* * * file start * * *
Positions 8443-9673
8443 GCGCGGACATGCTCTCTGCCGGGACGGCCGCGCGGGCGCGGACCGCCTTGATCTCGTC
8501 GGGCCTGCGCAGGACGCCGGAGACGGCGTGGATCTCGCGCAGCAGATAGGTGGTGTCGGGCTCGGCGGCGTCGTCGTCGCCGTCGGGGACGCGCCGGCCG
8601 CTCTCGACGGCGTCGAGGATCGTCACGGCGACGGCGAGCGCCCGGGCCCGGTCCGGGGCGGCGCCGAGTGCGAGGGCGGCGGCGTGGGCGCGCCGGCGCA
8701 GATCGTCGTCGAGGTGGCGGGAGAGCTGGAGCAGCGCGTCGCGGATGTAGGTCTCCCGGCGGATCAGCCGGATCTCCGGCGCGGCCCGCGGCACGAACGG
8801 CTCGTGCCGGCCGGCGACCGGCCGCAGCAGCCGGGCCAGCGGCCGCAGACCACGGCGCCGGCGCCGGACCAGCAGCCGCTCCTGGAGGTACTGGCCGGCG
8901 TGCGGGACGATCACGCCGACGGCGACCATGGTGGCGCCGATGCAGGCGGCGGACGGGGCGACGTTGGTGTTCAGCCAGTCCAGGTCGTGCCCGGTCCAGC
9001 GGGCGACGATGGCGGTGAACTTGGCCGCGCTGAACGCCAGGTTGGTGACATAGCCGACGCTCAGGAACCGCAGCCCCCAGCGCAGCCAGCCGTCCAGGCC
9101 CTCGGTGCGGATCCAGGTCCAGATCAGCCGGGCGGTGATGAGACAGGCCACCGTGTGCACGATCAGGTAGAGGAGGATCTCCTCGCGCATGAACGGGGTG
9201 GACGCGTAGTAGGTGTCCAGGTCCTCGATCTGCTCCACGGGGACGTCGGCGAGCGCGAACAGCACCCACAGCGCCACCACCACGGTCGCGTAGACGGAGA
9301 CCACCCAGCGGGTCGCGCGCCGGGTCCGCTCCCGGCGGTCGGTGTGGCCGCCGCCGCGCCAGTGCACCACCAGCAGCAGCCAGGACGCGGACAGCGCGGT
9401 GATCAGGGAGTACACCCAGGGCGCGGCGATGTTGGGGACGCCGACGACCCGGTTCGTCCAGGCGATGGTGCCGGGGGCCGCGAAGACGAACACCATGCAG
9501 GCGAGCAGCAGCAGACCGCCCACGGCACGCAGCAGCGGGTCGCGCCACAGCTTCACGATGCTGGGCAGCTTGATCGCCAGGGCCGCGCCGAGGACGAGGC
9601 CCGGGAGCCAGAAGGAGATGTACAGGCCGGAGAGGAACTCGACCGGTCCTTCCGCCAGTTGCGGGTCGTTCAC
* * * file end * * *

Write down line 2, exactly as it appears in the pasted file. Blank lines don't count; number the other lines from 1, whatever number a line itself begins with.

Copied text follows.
8443 GCGCGGACATGCTCTCTGCCGGGACGGCCGCGCGGGCGCGGACCGCCTTGATCTCGTC